Living Across the Country: How to Care for Your Aging Parents from Afar
When you graduate college, spread your wings, and fly from the nest, your thoughts are toward your future and building a life for yourself. As the years pass, there are fewer visits back home, as you now have children, and balancing work with parenting and all the other things that fill your day planner make it hard.
Before you know it, your parents have aged and are living the golden years of their life. Then your mom calls. It's about your father. He's had a stroke and is in the hospital. You take the first flight available and head home for the first time in several years.
This isn't the beginning of a Lifetime movie; in fact, it could resemble your current life, as it is a common situation where kids live far away from their parents. Not because of any lack of love, but because they are searching for a life they want to call their own. What do you do when faced with the fact that your parents need help, and your home and family are two thousand miles away?
While major health issues arise, it is the more subtle things we fail to notice, and when we talk to our parents on the phone, everything sounds fine. But how do we really know? What steps can you take today that will ensure you are prepared when your parents need your help the most?
The most important thing is to plan, and direct matters as much as you are capable and comfortable with. Beginning the discussion with your parents might be a bit sensitive, but in the long run it will save you and them stress and frustration down the road.
Talk to you parents about who they wish to have as a primary caregiver. If you have siblings, it is recommended that they are involved in the conversation as well. Find out what your parents’ wishes are with regards to needing care beyond what family can offer; for example, would they prefer to remain at home as long as possible and have an in-home caregiver?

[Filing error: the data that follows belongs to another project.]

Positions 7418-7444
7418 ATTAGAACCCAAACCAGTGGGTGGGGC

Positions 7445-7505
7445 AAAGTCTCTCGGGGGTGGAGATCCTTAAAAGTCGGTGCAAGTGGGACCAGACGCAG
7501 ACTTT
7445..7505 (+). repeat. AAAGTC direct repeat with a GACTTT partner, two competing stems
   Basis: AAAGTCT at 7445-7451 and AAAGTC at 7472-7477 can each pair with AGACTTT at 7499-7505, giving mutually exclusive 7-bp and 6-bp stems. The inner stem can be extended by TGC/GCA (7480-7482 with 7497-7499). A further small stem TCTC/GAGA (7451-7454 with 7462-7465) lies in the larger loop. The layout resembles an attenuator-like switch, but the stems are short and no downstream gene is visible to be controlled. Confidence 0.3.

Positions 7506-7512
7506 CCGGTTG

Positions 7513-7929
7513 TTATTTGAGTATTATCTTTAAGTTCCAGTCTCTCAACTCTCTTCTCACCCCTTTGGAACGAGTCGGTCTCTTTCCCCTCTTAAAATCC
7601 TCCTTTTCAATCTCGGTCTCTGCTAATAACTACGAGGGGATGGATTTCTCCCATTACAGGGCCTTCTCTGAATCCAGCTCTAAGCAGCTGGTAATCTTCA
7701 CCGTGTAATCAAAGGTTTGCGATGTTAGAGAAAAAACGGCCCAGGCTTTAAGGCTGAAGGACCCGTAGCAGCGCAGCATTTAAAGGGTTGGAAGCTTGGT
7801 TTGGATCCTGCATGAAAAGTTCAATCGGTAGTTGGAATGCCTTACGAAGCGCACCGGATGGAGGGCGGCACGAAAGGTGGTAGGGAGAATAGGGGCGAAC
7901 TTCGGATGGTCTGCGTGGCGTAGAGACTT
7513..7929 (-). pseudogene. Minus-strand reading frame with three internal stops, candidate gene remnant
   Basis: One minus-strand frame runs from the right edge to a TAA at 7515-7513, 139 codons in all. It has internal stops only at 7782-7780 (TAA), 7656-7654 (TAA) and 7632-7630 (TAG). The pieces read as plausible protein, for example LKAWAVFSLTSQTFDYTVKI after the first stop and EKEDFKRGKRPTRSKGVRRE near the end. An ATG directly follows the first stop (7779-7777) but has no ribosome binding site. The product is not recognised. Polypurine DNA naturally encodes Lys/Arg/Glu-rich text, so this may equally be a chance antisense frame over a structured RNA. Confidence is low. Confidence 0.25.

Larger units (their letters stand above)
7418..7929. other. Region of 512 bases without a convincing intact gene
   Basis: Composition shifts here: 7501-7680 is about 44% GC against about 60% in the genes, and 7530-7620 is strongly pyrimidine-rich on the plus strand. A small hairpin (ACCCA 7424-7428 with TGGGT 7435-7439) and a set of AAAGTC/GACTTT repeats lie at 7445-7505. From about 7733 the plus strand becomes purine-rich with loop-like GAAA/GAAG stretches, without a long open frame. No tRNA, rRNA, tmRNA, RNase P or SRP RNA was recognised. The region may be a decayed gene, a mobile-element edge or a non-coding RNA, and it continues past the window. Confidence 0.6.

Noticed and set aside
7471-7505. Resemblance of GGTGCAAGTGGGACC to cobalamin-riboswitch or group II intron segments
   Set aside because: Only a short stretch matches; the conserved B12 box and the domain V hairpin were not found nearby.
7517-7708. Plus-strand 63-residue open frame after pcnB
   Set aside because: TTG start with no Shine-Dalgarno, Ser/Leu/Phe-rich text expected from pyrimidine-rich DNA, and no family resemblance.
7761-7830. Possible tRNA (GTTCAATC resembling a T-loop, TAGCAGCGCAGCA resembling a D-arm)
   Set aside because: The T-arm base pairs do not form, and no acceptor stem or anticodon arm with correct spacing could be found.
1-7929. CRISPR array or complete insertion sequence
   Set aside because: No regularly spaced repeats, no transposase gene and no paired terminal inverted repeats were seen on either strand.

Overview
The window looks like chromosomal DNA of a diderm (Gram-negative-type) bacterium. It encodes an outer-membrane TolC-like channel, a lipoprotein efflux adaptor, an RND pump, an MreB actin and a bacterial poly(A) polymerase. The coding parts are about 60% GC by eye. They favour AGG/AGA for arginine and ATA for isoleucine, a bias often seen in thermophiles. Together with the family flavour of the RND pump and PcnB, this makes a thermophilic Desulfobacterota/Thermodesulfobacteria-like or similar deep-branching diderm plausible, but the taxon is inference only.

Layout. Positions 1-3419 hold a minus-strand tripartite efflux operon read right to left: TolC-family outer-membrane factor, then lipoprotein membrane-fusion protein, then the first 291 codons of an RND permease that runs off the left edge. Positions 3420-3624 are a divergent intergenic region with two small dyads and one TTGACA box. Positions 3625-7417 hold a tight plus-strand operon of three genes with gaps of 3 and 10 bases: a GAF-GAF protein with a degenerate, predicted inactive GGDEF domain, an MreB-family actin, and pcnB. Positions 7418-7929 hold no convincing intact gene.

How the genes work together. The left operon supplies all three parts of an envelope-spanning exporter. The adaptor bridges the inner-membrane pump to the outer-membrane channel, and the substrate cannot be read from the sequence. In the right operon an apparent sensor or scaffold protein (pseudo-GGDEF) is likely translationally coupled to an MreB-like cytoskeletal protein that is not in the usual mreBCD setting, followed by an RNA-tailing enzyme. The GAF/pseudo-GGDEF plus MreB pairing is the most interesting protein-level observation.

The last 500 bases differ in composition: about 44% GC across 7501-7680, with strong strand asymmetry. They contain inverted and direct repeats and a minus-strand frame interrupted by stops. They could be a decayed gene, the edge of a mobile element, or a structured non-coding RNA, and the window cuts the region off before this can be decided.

If you have these conversations now, it will make the future a whole lot less uncertain. Once you have their desires recorded and noted, be sure you have it all in what is called an “advance directive," which basically states your parents’ wishes in a legal document. This will also serve as a caregiver's guideline in what needs to be done in case your parents are unable to communicate the information.
Whether you live across state lines or across the ocean away from your parents, you can still serve as their healthcare proxy. This is someone who will make all their healthcare decisions for them in the event that they become mentally or physically incapable of making those decisions. It is a critical role, because you never know what may happen: perhaps a stroke or heart attack may make it impossible for your parents to tell the doctors and nurses what kind of care they wish to receive.
Aside from legal paperwork and healthcare directives, caring for your parents from long distance can be as simple as doing some research on the best in-home caregivers or, if needed, assisted living facilities. Google searches, phone calls to doctors for references, and emails to friends and family about your findings are all various ways you can be a real contributor to helping your parents.
Often a sibling or other family member will take the role of primary caregiver, but who is watching out for that person? If you live too far to be there every day and care for your parents, you can offer support, love, and a listening ear to your loved one who is the primary caregiver. These people are often neglected, and, even with a part time in-home caregiver, the primary person is left with little time to themselves to maintain any kind of social life. You can be a saving grace to your family by supporting that person and letting them come to you with challenges, as well as progress on your parents’ well-being.
The cost associated with long distance can be expensive, especially if you have to take a plane to go visit your folks. Just like you planned healthcare with your parents before it was needed, you need to look at your own and your parents’ finances, and set up whatever accounts are necessary for the future. The worst thing would be for assets to be tied up in accounts where you cannot access them when needed to care for your parents.
Likewise, you own expenses need to be planned for as well. Children who take care of parents long distance tend to spend between $200-400 per month on traveling, food, medications, and other expenses out of their own pocket. That adds up to between $1200 and $4800 per year! Plan now, and save yourself the headaches later.
Though you may feel far away in miles, there are many meaningful and valuable things you can do to assist your aging parents to ensure they are cared for whether you are present or not. The two most important things are the conversations and planning ahead of time, and saving financially for their future as well as your own.